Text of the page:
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`Flannel Pajamas' that aren't warm and fuzzy

Justin Kirk and Julianne Nicholson struggle as a couple while viewers struggle to know them.

November 24, 2006|Carina Chocano | Times Staff Writer

Stuart (Justin Kirk) and Nicole (Julianne Nicholson) meet on a blind date that oddly also briefly includes his brother Jordan (Jamie Harrold), her best friend Tess (Chelsea Altman) and their therapist. It gets stranger from there in Jeff Lipsky's offbeat second feature, "Flannel Pajamas," which follows the couple's life from giddy setup to marital strife. They fall for each other immediately, despite the fact that they have nothing in common. Justin is a big-city Jewish boy with a flashy Broadway job; Nicole is a Catholic girl from a big Montana family who has trouble keeping a gig as a sales rep. After spending the night in her awful bathroom-less apartment, Stuart asks Nicole to move in with him and let him pay off her student loans. Nicole's response is wary, though she quickly adds, "I'll take the money, though."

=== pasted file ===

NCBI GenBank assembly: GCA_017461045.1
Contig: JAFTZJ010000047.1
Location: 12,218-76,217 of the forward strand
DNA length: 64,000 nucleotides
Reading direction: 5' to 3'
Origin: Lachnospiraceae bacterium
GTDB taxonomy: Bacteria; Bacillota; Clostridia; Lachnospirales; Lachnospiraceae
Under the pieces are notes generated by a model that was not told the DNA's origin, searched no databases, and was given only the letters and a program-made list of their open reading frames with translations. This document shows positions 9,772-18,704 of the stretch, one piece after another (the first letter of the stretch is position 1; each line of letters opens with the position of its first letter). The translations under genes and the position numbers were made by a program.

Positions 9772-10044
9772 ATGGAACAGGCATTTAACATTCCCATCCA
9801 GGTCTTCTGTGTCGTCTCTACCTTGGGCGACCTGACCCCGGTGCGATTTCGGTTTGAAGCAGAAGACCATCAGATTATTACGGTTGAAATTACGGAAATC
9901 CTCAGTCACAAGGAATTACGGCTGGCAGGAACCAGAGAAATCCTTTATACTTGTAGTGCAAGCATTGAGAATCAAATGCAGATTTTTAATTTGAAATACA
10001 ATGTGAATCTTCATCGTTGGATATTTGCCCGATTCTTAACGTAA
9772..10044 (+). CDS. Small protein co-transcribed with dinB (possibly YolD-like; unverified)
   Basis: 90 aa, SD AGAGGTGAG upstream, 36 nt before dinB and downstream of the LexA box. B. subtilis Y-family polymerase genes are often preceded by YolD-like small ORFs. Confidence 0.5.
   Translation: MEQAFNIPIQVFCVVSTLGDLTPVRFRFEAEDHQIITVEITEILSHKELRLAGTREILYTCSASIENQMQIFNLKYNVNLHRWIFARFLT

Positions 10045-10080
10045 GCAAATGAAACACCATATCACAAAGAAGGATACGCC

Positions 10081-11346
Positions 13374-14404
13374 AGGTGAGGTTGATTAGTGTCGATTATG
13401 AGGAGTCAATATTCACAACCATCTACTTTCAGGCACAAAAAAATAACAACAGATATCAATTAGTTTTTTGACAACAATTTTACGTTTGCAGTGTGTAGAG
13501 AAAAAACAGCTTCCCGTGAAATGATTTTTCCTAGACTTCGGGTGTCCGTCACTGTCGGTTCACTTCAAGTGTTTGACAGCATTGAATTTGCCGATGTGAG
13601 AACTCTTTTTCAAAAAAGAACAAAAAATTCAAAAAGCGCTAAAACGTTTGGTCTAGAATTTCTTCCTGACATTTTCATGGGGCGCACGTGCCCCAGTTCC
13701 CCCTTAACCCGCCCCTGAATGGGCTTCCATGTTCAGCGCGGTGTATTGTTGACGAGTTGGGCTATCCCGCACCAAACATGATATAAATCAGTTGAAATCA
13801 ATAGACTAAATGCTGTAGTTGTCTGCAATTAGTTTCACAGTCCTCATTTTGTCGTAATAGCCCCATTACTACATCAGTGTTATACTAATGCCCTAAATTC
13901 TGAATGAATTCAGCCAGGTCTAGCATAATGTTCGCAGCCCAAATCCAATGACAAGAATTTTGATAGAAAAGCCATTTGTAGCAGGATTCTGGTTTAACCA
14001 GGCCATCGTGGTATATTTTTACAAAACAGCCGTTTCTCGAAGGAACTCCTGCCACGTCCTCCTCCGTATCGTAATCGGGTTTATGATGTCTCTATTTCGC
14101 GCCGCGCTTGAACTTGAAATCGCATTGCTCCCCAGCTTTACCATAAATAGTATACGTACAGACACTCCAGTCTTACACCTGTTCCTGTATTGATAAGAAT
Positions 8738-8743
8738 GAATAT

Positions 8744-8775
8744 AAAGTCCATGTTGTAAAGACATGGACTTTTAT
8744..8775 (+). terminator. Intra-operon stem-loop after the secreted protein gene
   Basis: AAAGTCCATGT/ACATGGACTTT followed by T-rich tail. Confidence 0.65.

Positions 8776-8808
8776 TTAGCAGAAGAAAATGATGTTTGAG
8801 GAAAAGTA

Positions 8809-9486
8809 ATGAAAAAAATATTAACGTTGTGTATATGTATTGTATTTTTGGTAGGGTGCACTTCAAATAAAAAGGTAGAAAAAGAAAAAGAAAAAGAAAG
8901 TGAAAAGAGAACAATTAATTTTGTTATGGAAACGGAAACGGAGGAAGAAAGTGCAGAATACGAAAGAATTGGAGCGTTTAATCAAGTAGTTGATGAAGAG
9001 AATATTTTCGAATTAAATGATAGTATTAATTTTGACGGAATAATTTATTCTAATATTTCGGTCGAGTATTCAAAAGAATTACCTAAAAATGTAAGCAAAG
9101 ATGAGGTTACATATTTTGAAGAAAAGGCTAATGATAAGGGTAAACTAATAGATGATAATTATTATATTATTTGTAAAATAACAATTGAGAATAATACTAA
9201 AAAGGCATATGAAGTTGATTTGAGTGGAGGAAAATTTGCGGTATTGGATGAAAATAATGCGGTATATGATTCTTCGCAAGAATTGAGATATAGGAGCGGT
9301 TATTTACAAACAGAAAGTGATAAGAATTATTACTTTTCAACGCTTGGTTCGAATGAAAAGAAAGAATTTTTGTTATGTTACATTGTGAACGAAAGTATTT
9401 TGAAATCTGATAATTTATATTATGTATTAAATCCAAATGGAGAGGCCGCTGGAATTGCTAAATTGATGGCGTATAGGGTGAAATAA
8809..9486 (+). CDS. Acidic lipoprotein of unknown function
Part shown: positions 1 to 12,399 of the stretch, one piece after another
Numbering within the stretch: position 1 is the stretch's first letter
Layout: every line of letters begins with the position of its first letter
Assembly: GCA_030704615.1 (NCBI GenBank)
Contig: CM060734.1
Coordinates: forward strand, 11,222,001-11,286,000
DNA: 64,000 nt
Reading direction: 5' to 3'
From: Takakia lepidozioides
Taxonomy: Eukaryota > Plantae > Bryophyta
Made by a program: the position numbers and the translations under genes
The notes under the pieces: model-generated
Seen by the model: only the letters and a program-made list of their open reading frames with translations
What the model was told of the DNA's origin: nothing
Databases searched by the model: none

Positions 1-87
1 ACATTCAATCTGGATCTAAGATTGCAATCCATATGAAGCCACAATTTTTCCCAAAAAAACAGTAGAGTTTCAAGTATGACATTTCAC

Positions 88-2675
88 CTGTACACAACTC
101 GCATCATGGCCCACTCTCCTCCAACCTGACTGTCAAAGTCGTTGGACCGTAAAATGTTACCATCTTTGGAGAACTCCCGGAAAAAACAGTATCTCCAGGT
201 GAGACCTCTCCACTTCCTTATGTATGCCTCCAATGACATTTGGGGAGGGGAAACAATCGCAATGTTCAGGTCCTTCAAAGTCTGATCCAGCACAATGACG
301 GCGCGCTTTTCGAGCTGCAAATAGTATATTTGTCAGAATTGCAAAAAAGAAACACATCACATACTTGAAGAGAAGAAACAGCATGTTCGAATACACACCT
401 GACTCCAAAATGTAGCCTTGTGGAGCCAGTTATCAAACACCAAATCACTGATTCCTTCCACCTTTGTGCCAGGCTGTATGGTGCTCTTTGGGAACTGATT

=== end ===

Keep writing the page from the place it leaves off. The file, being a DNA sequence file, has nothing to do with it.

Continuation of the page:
Anyone can see the match is not exactly made in heaven, nor does it appear to be made in New York, but soon we find ourselves in the airless bubble of Stuart and Nicole's tiny world. He is glib and controlling, she is mopey and apparently unstable; and while you get the feeling that the movie is an attempt to make sense of a difficult, real-life relationship, there's not much here that feels recognizable. Kirk and Nicholson, usually very likable, struggle with what they're given, but more directorial distance was needed to extract a story from this experience.

As it is, we can watch in horror as the marriage goes to dark places, but it's difficult to empathize. A hair-raising scene in which Nicole's mother, Elizabeth (Rebecca Schull), confesses to Stuart that she believes "every negative stereotype about Jews" is chilling but also bewildering for its approach from left field. For all the time we spend watching Justin and Nicole negotiate their needs, we have no idea who these people are.


MPAA rating: Unrated. Running time: 2 hours, 4 minutes. Exclusively at Landmark's Nuart, 11272 Santa Monica Blvd., West L.A., (310) 281-8223; Regal/Edwards University Town Center 6, 4245 Campus Drive, Irvine, (949) 854-8818.

Filmmaker Jeff Lipsky is scheduled to appear at all screenings at the Nuart today, Saturday and Sunday.

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